- POSTED: 04 Feb 2014 23:37
European stocks stabilised and Wall Street rebounded at the opening bell following a rout in global stocks triggered by weak US data and worries about emerging markets.
LONDON: European stocks stabilised and Wall Street rebounded at the opening bell following a rout in global stocks triggered by weak US data and worries about emerging markets.
London's benchmark FTSE 100 index shed 0.18 per cent compared with Monday's close to stand at 6,454.25 points in afternoon deals, hit also by disappointing results from energy firms BP and BG Group.
Frankfurt's DAX 30 gave up 0.55 per cent to 9,136.17 points, but in Paris the CAC 40 index added 0.30 per cent to 4,120.07.
Madrid rose 0.46 per cent and Milan climbed 0.65 per cent.
The euro and the dollar both hit two-month lows against the Japanese yen -- considered a haven during uncertainty -- before staging a modest rebound.
The European single currency fell as low as 136.23 yen and the dollar slid to 100.76 yen in earlier Asian deals. The euro meanwhile dipped to US$1.3520.
"The market feels like it's been hit by a freight train and traders are asking what exactly is going on," said analyst Chris Weston at trading firm IG as the market struggled to find its feet.
"What started out as a profit-taking exercise has steamrolled into something far more substantial."
Asian markets slumped on Tuesday -- led by a four-per-cent fall in Tokyo -- following a huge sell-off on Wall Street as disappointing Chinese and US manufacturing data rocked sentiment.
"It is definitely a risk-off attitude that dominates the markets right now, sparked by the macro data that indicates that the two biggest economies in the world are losing momentum," added Varengold Bank analyst Anita Paluch.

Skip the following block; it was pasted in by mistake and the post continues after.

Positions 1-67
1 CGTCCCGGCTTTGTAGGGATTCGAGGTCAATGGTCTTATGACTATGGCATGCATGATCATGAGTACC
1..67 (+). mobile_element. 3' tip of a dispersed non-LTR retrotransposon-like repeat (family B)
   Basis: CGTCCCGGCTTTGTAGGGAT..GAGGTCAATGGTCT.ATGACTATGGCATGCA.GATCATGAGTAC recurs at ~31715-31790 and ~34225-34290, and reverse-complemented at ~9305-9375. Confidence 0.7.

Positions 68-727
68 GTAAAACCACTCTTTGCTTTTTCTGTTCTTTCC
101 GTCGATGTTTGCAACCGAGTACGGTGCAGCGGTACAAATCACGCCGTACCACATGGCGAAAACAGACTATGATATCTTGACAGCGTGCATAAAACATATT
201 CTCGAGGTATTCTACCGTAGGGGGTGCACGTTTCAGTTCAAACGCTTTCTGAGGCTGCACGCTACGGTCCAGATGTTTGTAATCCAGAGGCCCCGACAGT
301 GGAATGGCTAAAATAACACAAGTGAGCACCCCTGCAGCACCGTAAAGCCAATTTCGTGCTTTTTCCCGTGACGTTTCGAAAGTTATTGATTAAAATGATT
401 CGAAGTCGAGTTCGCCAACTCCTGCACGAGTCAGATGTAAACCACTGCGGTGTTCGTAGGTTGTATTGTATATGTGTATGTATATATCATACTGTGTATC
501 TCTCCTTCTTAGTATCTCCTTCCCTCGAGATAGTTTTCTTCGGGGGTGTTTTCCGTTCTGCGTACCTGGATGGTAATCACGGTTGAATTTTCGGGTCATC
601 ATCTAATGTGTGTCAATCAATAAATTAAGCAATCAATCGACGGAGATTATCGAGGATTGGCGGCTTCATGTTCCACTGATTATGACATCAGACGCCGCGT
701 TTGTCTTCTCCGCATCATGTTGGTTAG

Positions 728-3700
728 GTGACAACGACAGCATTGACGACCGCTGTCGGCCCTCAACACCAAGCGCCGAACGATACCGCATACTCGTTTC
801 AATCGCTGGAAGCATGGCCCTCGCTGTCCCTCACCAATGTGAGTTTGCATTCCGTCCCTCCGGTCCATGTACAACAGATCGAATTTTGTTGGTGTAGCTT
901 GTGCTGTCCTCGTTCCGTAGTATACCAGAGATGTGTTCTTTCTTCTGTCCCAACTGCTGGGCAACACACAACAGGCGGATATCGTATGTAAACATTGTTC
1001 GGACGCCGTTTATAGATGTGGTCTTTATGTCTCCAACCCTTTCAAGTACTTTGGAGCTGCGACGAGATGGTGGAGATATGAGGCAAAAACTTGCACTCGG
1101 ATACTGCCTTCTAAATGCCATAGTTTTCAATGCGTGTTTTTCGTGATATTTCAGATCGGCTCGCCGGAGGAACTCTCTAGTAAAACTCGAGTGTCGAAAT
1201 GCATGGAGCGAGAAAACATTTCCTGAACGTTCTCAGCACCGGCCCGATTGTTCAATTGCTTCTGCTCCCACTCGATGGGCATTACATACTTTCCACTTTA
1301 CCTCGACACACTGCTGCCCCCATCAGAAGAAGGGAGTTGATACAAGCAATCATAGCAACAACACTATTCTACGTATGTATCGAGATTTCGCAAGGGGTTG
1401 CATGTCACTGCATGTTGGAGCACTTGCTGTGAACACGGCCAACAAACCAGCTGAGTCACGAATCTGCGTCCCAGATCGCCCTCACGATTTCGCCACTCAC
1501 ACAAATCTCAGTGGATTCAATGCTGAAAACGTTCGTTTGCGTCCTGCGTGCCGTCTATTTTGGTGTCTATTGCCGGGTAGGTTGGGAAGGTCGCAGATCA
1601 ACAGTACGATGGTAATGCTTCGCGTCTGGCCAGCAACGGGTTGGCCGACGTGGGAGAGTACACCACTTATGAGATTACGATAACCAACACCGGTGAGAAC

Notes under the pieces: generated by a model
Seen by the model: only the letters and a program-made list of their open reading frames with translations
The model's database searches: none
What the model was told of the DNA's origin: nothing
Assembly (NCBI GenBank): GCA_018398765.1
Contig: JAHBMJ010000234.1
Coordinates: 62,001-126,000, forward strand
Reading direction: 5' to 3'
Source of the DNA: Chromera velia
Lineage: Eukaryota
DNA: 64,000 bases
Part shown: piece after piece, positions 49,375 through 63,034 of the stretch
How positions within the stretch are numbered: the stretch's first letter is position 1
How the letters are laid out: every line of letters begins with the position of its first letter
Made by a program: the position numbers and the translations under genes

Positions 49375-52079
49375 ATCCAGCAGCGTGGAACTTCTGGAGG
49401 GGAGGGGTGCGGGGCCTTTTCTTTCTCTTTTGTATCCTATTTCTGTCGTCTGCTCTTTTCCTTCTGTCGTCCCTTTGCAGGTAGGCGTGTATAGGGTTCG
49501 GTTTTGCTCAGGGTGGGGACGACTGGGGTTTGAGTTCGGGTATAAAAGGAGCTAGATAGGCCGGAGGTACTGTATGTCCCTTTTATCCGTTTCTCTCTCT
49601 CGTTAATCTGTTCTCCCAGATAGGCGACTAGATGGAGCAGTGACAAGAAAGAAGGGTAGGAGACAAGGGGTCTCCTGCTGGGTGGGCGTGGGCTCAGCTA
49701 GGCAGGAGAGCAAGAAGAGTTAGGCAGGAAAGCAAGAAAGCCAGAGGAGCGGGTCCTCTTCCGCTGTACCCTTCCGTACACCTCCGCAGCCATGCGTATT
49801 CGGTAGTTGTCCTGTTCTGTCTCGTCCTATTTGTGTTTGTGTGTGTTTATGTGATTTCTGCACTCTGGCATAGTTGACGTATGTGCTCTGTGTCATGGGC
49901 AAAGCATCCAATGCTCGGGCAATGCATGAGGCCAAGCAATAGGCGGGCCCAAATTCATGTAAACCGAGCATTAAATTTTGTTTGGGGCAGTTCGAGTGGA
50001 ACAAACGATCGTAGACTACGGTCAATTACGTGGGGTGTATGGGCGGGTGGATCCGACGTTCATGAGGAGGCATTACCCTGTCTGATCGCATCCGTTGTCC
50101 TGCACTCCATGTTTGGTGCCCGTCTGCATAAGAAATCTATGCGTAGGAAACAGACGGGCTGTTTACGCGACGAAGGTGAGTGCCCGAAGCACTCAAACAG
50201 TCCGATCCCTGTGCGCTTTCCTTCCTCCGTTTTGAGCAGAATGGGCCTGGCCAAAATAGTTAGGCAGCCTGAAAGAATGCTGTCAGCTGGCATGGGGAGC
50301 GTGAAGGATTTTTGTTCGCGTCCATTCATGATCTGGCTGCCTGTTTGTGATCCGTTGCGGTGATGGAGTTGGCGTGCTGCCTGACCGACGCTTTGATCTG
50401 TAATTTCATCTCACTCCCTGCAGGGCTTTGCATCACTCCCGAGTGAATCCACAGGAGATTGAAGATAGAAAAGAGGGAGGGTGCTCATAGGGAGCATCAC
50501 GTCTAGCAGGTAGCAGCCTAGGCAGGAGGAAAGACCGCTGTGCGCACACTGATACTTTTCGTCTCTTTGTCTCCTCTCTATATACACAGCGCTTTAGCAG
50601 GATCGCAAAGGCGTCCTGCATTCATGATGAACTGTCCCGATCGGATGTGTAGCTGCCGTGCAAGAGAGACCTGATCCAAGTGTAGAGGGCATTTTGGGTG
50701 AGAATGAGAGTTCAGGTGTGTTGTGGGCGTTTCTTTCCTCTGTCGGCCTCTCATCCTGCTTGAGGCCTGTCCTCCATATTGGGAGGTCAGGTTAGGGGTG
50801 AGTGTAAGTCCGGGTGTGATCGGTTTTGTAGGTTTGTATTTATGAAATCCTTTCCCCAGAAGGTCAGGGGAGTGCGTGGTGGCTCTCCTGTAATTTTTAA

"Reduced appetite for risk means equities are not in demand as investors avoid them and position themselves on the sidelines for the time being. Not much of a dip buying either in the sight; volatility is on the rise."
Traders were also spooked by a warning from Treasury Secretary Jacob Lew, who warned that the US borrowing limit will be reached on Friday, renewing fears of a Washington stand-off and possible default.
Japanese stocks noses dived 4.18 per cent, with the headline index shedding 14 per cent in a month after a huge rally last year, as the market enters what many analysts have called a correction phase.
Tokyo's Nikkei-225 index dived 610.66 points to 14,008.47, the worst one-day drop since June.
The market in Seoul sank 1.73 per cent and Hong Kong plunged 2.89 per cent, with Chinese tech giant Lenovo diving 16.40 per cent on fears it may have bitten off more than it can chew with the recent purchase of struggling Motorola from Google for US$2.91 billion.
Shanghai and Taipei were closed for the Lunar New Year holiday.
Wall Street rebounded at the opening bell as Microsoft made a long-awaited announcement on a new chief executive and a handful of corporate results bested expectations.
The Dow Jones Industrial Average advanced 0.24 per cent to 15,409.86 points, the broad-based S&P 500 picked up 0.44 per cent to 1,749.55, while the tech-rich Nasdaq Composite Index gained 0.49 per cent to 4,016.58 after five minutes of trading.
However, Wall Street posted losses of over 2.0 per cent on Monday after a surprisingly weak US manufacturing report sparked concerns about the strength of the world's number one economy.
The Institute for Supply Management on Monday said its purchasing managers index (PMI) of manufacturing activity fell to 51.3 in January from 56.5 in December.
Over the weekend, meanwhile, China released official figures showing its PMI fell to 50.5 in January from 51 in December and HSBC last week said its PMI for the country came in at a six-month low of 49.5.
Emerging markets have also been shaken by the prospect of capital flight as the US central bank pulls back on its stimulus programme, which has been widely credited with fuelling an equities rally last year.
Gold slid to US$1,253 an ounce from US$1,262 an ounce on Monday on the London Bullion Market.
BP shares slid 0.9 per cent to 469 pence after the energy major disappointed traders with falling fourth-quarter profits.
Shares in Microsoft rose 1.4 per cent after the company said that founder Bill Gates was stepping down as chairman to become a technology adviser and Satya Nadella, head of its cloud-computing division, would succeed Steve Ballmer as chief executive.